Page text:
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News » UK » Report finds that better workplace design could add £20bn to GDP » published 25 Jul 2017

Report finds that better workplace design could add £20bn to GDP

Putting people’s needs at the centre of workplace building design could add £20bn to UK gross domestic product (GDP) according to a new study.

HCD in action at Harraby Community Campus Above: HCD in action at Harraby Community Campus

More thoughtfully designed workplaces, centred around people’s needs, could improve performance and help tackle the UK’s productivity gap, found the study by researchers from Imperial College London in partnership with Atkins. Applying design thinking to boost workplace productivity by 5% to 8% could contribute up to £20 billion to GDP, they calculated.

Atkins commissioned the research to better understand and quantify the economic benefit from human centred design (HCD). The research examines the ripple-down effect on productivity brought about by an HCD focus on health and wellbeing. This in turn has a benefit for future business growth and can enhance the position of the national economy.

The research underlines the importance of employees’ experience of the building in which they work and found that steps to create the right working environment can have a material impact on staff productivity and wellbeing.

It identifies six key areas where different approaches could be taken:

lighting – improving daylight provision and the quality of artificial lighting;

ventilation / air quality – increasing ventilation flows and reducing Volatile Organic Compounds and carbon dioxide;

thermal comfort – including enabling an individual to control the temperature of their immediate space;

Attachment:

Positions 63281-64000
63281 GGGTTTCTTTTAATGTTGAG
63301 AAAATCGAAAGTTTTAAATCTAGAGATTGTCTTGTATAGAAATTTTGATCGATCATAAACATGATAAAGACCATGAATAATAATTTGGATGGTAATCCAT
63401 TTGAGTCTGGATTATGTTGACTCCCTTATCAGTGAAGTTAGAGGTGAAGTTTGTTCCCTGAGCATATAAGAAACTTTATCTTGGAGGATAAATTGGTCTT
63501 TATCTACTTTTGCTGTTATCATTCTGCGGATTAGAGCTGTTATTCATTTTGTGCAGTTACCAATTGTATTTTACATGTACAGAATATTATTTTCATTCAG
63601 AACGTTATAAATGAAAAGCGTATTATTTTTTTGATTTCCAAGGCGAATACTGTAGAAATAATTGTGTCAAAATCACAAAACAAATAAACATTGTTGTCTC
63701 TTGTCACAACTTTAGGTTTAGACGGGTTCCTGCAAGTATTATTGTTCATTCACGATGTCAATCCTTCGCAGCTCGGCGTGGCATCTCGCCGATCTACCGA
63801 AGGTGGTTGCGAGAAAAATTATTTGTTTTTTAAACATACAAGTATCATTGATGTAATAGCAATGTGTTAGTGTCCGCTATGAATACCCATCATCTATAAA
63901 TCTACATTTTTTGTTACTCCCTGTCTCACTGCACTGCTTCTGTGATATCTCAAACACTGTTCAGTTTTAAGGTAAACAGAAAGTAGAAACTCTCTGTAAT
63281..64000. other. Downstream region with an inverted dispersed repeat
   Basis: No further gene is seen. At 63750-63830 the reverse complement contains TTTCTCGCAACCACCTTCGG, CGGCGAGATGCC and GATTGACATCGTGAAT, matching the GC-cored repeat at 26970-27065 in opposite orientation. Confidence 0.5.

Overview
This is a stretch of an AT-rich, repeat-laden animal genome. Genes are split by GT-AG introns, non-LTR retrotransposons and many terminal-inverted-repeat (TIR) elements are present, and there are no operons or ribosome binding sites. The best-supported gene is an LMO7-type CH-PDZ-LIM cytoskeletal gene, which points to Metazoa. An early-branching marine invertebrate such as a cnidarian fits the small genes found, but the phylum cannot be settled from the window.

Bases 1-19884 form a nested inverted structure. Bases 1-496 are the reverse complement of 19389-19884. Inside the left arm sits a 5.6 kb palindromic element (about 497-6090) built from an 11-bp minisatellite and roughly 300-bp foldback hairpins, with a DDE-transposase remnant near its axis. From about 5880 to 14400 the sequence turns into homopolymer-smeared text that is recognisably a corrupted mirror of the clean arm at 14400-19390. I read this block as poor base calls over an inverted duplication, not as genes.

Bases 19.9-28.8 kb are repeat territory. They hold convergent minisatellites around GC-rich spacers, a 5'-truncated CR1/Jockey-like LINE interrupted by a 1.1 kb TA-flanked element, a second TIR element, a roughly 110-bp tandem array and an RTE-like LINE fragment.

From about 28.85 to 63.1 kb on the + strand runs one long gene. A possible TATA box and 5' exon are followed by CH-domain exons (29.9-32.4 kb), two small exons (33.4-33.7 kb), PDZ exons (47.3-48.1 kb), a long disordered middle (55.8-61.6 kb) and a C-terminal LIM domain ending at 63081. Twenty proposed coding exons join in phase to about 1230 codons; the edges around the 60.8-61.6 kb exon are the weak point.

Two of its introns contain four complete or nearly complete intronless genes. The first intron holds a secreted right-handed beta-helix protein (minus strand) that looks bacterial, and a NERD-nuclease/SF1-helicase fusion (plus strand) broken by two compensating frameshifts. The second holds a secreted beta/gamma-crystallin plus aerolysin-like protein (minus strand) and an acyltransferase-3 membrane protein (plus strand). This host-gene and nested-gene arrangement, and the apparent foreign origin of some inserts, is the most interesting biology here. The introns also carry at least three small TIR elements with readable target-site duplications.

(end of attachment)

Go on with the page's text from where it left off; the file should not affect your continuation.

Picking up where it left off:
noise and acoustics – reducing environmental noise (roads etc), white noise (air conditioning systems etc) and pink noise (human voice frequency);

interaction – increasing the control and self-determination of the office environment including control of lighting, ventilation, physical desk setup and chosen setting;

isual elements – including plants and outside views, nature and materials.

It also notes that relatively rapid payback on investment in these areas can be achieved, this is estimated to range between two to six years, with some individual elements seeing payback in as little as six months.

Philip Watson, design director at Atkins, said: “This research underlines the incredible potential of human-centric design. It puts employees’ productivity and wellbeing at the forefront of building design. Finding ways to boost productivity and strengthen GDP is even more important amid the growing challenges facing parts of the UK economy.”

 

MPU

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This article was published on 25 Jul 2017 (last updated on 25 Jul 2017).

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